The Commission shall monitor and report annually on how the gap referred to in the first subparagraph evolves from 2021 onwards and shall, as soon as sufficient data is available, and no later than 31 December 2026, publish a report setting out a methodology for a mechanism to adjust the average specific emissions of CO2 of the manufacturer as of 2030 using real-world data collected pursuant to Implementing Regulation (EU) 2021/392, and assessing the feasibility of such a mechanism.

The Commission shall submit that report to the European Parliament and to the Council, including, where appropriate, proposals for follow-up measures, such as legislative proposals to put such a mechanism in place.

(*1)  Commission Implementing Regulation (EU) 2021/392 of 4 March 2021 on the monitoring and reporting of data relating to CO2 emissions from passenger cars and light commercial vehicles pursuant to Regulation (EU) 2019/631 of the European Parliament and of the Council and repealing Commission Implementing Regulations (EU) No 1014/2010, (EU) No 293/2012, (EU) 2017/1152 and (EU) 2017/1153 (OJ L 77, 5.3.2021, p. 8).’;"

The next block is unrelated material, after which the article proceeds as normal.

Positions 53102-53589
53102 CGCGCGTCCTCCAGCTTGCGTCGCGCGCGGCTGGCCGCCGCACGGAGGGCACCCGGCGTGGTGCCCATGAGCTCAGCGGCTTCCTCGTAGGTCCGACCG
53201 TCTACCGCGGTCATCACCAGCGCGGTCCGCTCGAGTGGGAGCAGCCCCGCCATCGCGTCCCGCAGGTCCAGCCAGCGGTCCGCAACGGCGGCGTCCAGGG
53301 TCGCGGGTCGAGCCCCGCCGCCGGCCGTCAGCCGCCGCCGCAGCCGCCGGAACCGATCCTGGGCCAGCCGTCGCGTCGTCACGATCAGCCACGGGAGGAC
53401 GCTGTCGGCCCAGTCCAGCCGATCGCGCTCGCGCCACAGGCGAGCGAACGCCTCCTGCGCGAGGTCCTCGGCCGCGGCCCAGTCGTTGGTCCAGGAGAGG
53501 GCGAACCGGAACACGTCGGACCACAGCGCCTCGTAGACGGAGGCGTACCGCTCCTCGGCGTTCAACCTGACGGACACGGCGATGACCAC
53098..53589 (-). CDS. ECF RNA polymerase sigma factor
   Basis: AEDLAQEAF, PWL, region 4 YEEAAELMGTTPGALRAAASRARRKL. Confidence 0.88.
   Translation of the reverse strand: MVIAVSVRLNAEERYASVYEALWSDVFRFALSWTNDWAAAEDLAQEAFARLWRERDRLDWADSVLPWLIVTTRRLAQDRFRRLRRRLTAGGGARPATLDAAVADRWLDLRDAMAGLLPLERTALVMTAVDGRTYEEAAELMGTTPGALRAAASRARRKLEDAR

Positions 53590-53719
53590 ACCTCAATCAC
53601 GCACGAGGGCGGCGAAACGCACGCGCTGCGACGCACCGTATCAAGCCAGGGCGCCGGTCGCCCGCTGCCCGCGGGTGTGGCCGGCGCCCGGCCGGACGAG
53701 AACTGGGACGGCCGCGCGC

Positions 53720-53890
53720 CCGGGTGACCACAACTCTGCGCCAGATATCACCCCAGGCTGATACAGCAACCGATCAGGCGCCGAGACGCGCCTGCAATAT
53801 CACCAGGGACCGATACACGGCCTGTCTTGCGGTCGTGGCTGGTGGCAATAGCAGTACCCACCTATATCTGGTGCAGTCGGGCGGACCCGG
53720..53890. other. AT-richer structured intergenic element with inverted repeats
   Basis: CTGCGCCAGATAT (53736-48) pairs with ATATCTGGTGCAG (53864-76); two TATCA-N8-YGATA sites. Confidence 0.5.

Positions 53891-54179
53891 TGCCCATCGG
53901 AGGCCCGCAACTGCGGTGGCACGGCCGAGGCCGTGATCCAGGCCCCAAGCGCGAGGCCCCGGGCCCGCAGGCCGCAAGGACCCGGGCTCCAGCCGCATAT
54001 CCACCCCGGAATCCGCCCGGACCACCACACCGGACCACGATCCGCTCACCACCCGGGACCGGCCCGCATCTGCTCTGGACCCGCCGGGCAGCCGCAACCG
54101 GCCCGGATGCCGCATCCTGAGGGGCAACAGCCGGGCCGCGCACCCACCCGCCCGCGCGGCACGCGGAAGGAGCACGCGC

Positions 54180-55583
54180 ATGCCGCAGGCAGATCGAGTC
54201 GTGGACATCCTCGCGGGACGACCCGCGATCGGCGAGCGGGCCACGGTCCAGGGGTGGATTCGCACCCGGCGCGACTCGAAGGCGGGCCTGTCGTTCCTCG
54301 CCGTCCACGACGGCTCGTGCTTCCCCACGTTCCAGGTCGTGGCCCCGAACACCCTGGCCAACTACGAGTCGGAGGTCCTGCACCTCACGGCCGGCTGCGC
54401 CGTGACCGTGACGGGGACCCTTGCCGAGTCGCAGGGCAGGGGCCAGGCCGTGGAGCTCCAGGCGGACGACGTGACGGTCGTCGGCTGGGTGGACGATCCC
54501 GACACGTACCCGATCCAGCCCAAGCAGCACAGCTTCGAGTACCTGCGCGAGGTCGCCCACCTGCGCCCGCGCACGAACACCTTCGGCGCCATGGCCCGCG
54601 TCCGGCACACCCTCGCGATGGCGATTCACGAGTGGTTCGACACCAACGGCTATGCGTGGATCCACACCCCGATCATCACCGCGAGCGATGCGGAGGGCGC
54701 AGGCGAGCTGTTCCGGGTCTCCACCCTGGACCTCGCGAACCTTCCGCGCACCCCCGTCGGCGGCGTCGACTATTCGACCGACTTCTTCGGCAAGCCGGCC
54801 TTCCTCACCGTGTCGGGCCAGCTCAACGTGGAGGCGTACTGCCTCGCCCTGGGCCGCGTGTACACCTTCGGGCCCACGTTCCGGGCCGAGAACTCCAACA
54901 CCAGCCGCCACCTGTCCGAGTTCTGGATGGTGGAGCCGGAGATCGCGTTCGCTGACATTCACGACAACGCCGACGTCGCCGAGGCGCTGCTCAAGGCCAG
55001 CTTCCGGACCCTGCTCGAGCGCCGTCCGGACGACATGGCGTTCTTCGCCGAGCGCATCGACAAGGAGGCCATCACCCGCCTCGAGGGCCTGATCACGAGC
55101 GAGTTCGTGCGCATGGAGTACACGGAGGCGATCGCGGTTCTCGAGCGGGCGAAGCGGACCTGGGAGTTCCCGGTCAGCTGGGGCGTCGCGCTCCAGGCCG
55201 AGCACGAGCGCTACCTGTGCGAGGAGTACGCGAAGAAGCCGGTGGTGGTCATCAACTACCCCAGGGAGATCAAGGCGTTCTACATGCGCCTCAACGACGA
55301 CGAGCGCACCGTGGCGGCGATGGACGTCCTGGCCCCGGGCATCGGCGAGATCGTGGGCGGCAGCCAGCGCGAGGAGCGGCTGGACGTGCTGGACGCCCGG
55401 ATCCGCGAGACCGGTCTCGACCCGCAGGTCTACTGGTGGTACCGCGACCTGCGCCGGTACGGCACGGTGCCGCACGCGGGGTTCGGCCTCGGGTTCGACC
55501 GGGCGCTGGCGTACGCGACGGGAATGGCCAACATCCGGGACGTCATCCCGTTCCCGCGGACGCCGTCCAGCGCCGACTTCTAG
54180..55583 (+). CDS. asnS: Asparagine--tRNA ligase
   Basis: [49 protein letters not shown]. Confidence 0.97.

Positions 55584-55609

(10)

in Article 13(3), the following sentence is added:

‘Where the data in the type-approval documentation may not be corrected under Regulation (EU) 2018/858, the responsible type-approval authority shall issue a statement of correction with the corrected data and transmit that statement to the Commission and the parties concerned.’;

(11)

in Article 14, paragraph 2 is replaced by the following:

‘2.   The Commission is empowered to adopt delegated acts in accordance with Article 17 in order to amend Annex I as provided for in paragraph 1 of this Article.’

;

(12)

the following Article is inserted:

‘Article 14a

Progress report

1.   By 31 December 2025, and every two years thereafter, the Commission shall submit a report to the European Parliament and to the Council on the progress towards zero-emission road mobility. The report shall in particular monitor and assess the need for possible additional measures to facilitate a just transition, including through financial means.

2.   In the report, the Commission shall consider all factors that contribute to a cost-efficient progress towards climate neutrality by 2050, including:

(a)

progress in the deployment of zero- and low-emission vehicles, in particular in the light commercial vehicles segment, as well as the measures at Union, Member State and local level to facilitate Member States’ transition to zero- emission light-duty vehicles;